Emergency showers and eyewash stations provides on-the-spot decontamination after exposure to any hazardous substance. They allow workers to flush away hazardous substances that can cause injury.
Accidental chemical exposures can still occur even with good engineering controls and safety precautions. As a result, it is essential to look beyond the use of goggles, face shields, and procedures for using personal protective equipment. Emergency showers and eyewash stations are a necessary backup to minimize the effects of accident exposure to chemicals.
Situation of these emergency showers/eyewash stations begins with a thorough job site evaluation to identify high-risk areas, potential hazards and emergency needs.
Selection of equipment
Once potential hazards are identified, the facility’s emergency eyewash and drench shower needs can be assessed. Equipment should be selected to address the level of potential exposure to workers and how many individuals could be affected. These equipment could be:
Emergency eyewash stations – Function
- Effective for spills, splashes, dust or debris likely to affect only the eyes
- Provides a controlled flow of water to both eyes simultaneously
- Delivers an uninterrupted, 15-minute supply of tepid water. Plumbed units can supply a greater volume of water available to the user-between 2.0 and 5.0 gallons (7.5 and 19.0 liters) per minute.
Emergency eye/face wash stations – Function
- Used when the entire face is at risk from spills, splashes, dust and debris
- Irrigates the eyes and face simultaneously
- Provides a large distribution pattern of water (minimum 3.0 gpm/11.4 lpm) to effectively rinse the entire face
Drench showers- Function
- Used when larger areas of the body is at risk
- Flushes a larger portion of the body but is not appropriate for the eyes (a combination eyewash and drench shower may be used to simultaneously flush the eyes and rinse larger areas of the body)
OSHA Requirements for Emergency Showers and Eyewash Stations
In 29 CFR 1910.151 Medical Services and First Aid, it states that “where the eyes or body of any person may be exposed to injurious corrosive materials, suitable facilities for quick drenching or flushing of the eyes and body shall be provided within the work area for immediate emergency use.” OSHA doesn’t provide more specifics regarding what constitutes “suitable” or how “immediate” is defined.
General requirements for Emergency Showers and Eyewash Stations
- The path from the hazard to the safety shower shall be free of obstructions and tripping hazards.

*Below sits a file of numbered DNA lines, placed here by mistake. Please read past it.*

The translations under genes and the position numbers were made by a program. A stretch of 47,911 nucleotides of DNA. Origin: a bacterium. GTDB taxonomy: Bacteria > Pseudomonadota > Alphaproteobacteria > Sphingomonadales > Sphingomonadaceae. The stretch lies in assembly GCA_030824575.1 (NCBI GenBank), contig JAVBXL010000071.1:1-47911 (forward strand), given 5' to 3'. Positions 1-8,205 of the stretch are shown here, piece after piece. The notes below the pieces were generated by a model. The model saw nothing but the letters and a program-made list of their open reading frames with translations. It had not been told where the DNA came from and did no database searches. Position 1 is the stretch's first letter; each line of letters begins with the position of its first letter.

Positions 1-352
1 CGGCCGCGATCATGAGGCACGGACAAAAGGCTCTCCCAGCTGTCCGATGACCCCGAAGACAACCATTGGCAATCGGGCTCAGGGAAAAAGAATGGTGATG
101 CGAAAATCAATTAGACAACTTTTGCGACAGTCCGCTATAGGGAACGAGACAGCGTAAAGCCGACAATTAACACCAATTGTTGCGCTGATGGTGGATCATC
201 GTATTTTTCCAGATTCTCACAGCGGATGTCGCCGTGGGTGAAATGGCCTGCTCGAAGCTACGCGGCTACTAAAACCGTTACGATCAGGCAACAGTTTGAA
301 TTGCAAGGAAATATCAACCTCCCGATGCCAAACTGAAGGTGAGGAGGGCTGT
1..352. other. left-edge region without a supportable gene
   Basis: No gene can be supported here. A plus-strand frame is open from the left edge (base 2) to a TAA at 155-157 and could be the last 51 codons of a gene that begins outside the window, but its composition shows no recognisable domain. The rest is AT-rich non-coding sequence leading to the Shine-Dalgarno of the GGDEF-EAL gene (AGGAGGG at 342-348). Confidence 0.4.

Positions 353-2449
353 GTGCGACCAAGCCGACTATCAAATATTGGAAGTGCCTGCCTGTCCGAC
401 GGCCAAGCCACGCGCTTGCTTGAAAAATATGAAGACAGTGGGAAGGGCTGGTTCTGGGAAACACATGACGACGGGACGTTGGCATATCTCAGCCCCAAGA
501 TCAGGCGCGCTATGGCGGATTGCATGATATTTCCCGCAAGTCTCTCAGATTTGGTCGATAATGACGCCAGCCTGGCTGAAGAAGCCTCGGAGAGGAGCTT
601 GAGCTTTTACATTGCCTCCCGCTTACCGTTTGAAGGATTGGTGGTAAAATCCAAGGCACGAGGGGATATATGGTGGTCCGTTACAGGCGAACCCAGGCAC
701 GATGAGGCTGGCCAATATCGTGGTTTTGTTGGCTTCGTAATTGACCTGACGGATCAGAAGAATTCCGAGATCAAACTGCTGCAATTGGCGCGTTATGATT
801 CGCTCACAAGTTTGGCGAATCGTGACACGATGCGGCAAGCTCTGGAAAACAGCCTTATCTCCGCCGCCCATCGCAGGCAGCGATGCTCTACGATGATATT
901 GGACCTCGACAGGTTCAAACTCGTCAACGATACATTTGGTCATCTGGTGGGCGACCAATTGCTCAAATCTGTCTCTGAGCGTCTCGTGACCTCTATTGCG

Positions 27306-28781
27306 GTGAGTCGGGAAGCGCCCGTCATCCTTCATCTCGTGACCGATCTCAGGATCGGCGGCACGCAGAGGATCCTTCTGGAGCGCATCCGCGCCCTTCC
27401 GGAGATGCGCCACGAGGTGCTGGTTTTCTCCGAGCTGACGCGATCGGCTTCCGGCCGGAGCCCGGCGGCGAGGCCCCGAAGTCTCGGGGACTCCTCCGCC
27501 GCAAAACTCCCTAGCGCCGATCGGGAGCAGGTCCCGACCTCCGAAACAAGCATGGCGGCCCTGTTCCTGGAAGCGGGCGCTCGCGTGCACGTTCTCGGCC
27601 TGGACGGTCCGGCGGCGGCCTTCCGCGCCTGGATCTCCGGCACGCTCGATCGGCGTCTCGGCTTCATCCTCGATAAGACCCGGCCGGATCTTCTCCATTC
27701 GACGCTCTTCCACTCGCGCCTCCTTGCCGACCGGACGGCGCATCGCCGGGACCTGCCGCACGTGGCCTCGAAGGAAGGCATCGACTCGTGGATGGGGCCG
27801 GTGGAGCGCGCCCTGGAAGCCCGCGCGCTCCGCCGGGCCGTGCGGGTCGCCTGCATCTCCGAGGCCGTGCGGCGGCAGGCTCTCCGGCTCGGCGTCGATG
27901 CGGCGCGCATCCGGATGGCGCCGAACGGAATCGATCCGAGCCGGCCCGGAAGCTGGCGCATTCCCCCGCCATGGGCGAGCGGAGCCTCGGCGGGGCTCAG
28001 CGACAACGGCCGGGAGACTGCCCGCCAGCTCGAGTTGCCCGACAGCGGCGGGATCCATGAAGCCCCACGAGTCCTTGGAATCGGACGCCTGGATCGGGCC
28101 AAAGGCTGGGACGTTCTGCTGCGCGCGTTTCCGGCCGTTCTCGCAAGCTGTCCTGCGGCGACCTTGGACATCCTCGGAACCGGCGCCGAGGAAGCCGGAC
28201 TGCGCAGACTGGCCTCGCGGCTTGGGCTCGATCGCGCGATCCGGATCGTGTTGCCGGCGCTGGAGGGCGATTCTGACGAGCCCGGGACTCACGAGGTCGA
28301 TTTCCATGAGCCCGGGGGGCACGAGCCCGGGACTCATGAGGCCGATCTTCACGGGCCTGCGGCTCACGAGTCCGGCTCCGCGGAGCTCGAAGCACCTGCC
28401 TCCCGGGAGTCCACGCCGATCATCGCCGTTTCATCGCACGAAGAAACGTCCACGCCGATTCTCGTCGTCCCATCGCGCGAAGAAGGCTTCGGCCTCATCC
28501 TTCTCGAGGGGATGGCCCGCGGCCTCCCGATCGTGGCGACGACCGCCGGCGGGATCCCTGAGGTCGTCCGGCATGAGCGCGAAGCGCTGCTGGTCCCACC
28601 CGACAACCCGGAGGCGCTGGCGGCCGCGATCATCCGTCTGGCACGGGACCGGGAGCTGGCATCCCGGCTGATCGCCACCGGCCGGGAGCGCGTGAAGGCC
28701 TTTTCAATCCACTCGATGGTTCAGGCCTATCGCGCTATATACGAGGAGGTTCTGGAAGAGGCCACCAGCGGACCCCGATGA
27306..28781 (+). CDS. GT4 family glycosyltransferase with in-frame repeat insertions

- Water supply should be enough to provide at least 20 gallons per minute of water for 15 minutes (Section 4.1.2, 4.5.5).
- Hand free valve should and remain open until it is manually closed (Section 4.2, 4.1.5).
- The top of the water column shall not be lower than 82″ (208.3 cm) and no higher than 96″ (243.8 cm) above the surface floor the user is standing on(Section 5.1.3, 4.5.4).
- Center of the water column should be at least 16″ (40.6 cm) away from any obstruction (Section 4.1.4, 4.5.4).
- Actuator should be easily accessible and easily located. It should be no more than 69″ (173.3 cm) above the surface floor the user is standing on (Section 4.2).
- At 60″ (152.4 cm) above the floor, the water pattern should be 20″ (50.8 cm) in diameter (Section 4.1.4).
- If shower endiameter of unobstructed space (86.4 cm) (Section 4.3).
- Water temperature of safety shower station should be within 60 °F – 100 °F (16 °C – 38 °C).
- Safety shower stations should have highly visible and well lit signage.
- The path from the hazard to the Eyewash or Eye/Face wash shall be free of obstructions and tripping hazards.
- Eyewash station shall flush both eyes simultaneously within gauge guidelines (Eyewash gauge detailed in ANSI/ISEA Z358.1-2014) (Section 5.1.8).
- Eye or Eye/Face wash shall provide a controlled flow of water that is non-injurious to the user (Section 5.1.1).
- Nozzles and flushing fluid shall be protected from airborne contaminants (dust covers), and shall not require a separate motion by the operator when activating the equipment (section 5.1.3).
- Eyewashes must deliver 0.4 gpm for 15 minutes, Eye/Face washes must provide 3 gpm for 15 minutes.
- The top of the Eye or Eye/Face wash water flow must not fall below 33″ (83.8 cm) and can be no higher than 53″ (134.6 cm) from the floor surface floor the user is standing on (Section 5.4.4).
- The head or heads of the Ey away from any obstructions (Section 5.4.4).
- The valve must allow for 1 second operation and the valve shall remain open without the use of the operator’s hands until intentionally closed. (Section 5.1.4, 5.2).
- Manual or automatic actuators shall be easy to locate and readily accessible to the user (Section 5.2).
- Water temperature of Eye or Eye/Face wash station should be within 60 °F – 100 °F (16 °C – 38 °C).
- Eye or Eye/Face wash stations should have highly visible and well lit signage.
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